Trademarks are everywhere…you see them on a Pepsi bottle and Adidas t-shirt, you hear them when listening to the NBC chimes or the roar of the MGM lion, and you even see them when you read the name of a famous celebrity like Julia Roberts. Trademarks are distinctive words, names, symbols and sounds that are important in marketing a specific product or service and, therefore, are protected under trademark law.
So what happens if you want to use a well-known symbol, such as a peace sign, as part of your logo? Read on to find out!
The Short Answer
Probably, yes. As long as no one owns the copyright on the particular manifestation of the symbol, you can incorporate your version into your trademark and protect it from other people using it in commerce.
A Bit of Background
In order to understand the answer to this question, let’s first address the difference between copyright law and trademark law. The purpose of copyright law is to protect creators from other people attempting to benefit monetarily from using the creator’s work. At a very basic, almost philosophical level, every image, design, or creative work that exists was originally created by someone, and by default that someone–the author–is the owner. Even if the idea itself is not new, such as a five-pointed star, the specific rendition of that idea is a unique creation which creates copyright protections for the creator.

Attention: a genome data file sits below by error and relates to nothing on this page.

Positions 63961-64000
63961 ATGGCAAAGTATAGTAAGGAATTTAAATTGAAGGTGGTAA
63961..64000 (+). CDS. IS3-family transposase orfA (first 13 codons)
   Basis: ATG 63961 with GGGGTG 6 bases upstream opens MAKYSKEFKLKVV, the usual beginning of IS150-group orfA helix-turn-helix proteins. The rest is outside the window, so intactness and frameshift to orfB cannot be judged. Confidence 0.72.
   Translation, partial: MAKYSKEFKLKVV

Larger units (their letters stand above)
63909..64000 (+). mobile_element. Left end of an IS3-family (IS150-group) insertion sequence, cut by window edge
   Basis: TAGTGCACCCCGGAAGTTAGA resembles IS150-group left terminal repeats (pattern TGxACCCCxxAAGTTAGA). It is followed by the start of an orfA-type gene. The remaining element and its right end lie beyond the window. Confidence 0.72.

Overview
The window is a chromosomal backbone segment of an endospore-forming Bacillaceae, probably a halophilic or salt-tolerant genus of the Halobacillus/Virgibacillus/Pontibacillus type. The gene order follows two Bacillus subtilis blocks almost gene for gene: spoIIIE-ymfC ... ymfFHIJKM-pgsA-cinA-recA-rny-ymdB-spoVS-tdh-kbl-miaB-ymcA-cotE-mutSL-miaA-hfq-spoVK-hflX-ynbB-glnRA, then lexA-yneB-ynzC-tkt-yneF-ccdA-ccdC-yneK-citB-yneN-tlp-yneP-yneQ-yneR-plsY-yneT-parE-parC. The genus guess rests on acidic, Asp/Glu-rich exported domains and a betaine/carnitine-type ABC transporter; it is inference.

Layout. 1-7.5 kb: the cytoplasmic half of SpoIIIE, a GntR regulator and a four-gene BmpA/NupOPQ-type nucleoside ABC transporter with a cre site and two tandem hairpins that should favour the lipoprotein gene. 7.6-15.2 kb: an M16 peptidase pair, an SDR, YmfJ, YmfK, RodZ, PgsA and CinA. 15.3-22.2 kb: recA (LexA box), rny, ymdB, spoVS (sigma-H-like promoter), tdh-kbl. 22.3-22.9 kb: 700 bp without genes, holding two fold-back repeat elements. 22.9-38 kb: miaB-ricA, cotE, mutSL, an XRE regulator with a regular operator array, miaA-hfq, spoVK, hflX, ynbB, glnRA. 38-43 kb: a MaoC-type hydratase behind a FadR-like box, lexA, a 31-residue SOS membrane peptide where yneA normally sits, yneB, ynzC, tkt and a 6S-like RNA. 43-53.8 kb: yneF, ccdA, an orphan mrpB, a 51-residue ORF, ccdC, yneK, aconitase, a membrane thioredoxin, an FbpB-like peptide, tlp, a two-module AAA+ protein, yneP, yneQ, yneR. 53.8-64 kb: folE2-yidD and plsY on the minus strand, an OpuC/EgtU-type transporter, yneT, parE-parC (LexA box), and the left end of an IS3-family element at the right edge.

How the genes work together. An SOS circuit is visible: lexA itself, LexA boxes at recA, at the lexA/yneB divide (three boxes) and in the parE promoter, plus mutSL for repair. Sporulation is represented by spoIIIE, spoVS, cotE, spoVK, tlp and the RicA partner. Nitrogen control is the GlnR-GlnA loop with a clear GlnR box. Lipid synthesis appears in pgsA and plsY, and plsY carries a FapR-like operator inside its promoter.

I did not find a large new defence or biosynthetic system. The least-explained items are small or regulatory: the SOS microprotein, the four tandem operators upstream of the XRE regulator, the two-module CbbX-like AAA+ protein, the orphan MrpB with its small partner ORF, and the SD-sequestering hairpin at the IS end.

Trademark law, on the other hand, is about brand and source protection, not authorship rights. The purpose of the trademark is to allow consumers to associate the product with the the source of the product (or service) bearing the mark (i.e., minimizing the impact of counterfeits). Here too, as long as the mark satisfies basic requirements about distinctiveness, and has not been previously registered with the USPTO, it may be trademarked.
This question brings up an interesting interplay between copyright law and trademark law. If someone else owns the copyright to a specific creative work, you cannot use that as your trademark because you are infringing on their copyright. Otherwise, the mark may well be fair game. After all, Nike didn’t exactly invent the checkmark.